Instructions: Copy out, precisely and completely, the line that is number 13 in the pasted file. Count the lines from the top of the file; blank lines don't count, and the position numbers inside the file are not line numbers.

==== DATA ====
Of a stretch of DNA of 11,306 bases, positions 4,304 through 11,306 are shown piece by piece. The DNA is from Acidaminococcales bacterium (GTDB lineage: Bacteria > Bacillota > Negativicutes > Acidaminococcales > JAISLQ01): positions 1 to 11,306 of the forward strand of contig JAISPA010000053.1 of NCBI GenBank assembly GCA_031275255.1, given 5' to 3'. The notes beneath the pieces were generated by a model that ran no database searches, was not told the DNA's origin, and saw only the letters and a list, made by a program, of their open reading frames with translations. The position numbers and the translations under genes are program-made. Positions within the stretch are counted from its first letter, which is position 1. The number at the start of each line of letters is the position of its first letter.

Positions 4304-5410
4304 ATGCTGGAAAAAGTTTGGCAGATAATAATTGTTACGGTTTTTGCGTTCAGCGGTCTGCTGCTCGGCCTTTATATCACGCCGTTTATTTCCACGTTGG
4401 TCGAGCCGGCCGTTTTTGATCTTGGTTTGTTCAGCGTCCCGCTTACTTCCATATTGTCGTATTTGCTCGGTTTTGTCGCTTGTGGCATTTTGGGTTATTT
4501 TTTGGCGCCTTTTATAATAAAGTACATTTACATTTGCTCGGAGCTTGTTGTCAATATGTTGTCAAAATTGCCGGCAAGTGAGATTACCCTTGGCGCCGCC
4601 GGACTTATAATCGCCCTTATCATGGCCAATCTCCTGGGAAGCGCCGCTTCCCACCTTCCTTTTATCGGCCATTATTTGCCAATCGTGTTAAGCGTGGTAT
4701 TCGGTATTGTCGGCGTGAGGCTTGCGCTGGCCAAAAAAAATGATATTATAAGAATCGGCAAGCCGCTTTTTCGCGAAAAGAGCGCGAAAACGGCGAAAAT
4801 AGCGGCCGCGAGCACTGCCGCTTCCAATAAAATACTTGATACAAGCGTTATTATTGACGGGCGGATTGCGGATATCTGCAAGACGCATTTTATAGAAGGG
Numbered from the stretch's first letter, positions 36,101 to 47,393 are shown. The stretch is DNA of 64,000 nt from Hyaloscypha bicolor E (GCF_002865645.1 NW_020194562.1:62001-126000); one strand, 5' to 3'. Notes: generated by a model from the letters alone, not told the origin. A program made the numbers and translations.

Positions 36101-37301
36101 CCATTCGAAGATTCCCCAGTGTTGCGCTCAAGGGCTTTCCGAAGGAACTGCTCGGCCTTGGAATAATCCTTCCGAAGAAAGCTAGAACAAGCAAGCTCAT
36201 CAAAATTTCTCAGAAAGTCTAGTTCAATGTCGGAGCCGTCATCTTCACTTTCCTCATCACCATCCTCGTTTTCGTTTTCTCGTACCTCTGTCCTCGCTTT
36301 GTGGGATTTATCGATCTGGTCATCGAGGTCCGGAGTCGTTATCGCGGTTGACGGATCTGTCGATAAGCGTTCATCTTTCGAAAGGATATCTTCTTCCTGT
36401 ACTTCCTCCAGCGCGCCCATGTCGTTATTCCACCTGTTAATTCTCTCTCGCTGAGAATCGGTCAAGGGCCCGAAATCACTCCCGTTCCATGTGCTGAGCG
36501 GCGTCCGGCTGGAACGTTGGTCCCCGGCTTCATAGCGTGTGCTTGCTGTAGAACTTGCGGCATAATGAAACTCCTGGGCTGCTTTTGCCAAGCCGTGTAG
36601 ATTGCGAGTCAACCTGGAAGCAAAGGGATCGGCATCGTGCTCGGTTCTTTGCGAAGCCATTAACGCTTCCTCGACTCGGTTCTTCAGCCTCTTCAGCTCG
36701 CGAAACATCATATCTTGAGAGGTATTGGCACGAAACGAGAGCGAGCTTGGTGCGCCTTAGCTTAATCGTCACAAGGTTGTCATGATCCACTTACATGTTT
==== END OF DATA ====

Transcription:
36301 GTGGGATTTATCGATCTGGTCATCGAGGTCCGGAGTCGTTATCGCGGTTGACGGATCTGTCGATAAGCGTTCATCTTTCGAAAGGATATCTTCTTCCTGT